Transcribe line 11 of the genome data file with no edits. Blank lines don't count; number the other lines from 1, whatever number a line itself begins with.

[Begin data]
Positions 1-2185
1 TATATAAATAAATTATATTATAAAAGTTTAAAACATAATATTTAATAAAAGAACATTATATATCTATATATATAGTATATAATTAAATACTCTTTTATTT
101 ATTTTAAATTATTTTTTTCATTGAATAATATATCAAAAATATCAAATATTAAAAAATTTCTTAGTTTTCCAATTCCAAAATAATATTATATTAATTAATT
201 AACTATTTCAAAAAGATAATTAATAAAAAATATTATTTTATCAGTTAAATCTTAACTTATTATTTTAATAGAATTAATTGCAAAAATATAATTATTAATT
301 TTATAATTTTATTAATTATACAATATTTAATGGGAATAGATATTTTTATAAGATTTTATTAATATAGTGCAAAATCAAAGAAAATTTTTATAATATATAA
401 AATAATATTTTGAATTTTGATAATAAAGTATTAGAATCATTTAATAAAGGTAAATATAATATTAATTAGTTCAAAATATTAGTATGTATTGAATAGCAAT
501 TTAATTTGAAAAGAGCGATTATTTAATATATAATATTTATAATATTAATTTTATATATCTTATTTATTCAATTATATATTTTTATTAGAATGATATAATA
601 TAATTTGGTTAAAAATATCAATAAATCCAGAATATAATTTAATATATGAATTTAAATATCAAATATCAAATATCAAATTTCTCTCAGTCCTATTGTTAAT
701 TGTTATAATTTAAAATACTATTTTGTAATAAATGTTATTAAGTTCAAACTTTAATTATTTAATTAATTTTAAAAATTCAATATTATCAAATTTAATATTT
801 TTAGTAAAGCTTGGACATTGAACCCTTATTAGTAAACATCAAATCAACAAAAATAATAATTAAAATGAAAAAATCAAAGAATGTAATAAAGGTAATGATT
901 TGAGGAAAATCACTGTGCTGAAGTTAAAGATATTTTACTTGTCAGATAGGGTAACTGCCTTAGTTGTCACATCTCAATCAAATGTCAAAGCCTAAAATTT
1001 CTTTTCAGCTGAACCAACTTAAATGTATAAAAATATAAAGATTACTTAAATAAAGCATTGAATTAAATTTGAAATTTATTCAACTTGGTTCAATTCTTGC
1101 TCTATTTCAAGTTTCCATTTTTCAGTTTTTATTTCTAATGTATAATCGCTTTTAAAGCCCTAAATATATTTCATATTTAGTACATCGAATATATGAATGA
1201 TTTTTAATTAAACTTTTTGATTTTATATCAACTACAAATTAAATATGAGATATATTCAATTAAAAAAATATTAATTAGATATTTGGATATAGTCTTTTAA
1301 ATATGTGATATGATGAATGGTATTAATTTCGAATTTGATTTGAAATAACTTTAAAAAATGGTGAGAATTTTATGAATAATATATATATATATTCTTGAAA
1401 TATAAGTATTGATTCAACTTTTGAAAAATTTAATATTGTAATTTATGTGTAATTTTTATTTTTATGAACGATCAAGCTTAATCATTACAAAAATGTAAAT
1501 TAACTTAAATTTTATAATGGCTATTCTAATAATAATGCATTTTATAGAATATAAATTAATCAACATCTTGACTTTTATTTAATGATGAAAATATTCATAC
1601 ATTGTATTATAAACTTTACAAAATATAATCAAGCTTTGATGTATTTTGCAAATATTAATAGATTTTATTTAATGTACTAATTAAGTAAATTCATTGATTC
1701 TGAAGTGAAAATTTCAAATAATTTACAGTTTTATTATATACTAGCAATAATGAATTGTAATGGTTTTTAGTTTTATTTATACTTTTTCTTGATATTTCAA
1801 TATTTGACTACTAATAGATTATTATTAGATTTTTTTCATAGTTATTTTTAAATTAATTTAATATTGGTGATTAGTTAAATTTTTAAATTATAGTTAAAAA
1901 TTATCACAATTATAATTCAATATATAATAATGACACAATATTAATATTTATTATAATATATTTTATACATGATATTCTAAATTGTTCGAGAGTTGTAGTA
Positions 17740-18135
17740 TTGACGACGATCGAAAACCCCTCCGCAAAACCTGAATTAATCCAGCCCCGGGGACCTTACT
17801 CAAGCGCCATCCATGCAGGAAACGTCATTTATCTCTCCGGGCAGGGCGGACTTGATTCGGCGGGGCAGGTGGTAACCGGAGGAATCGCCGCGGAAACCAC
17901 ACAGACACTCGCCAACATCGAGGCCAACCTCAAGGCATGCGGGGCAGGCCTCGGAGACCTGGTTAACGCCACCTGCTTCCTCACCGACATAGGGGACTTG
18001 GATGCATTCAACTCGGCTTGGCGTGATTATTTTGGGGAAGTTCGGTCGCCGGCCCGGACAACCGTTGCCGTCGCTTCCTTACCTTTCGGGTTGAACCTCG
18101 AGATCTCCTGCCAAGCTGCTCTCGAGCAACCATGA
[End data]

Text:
901 TGAGGAAAATCACTGTGCTGAAGTTAAAGATATTTTACTTGTCAGATAGGGTAACTGCCTTAGTTGTCACATCTCAATCAAATGTCAAAGCCTAAAATTT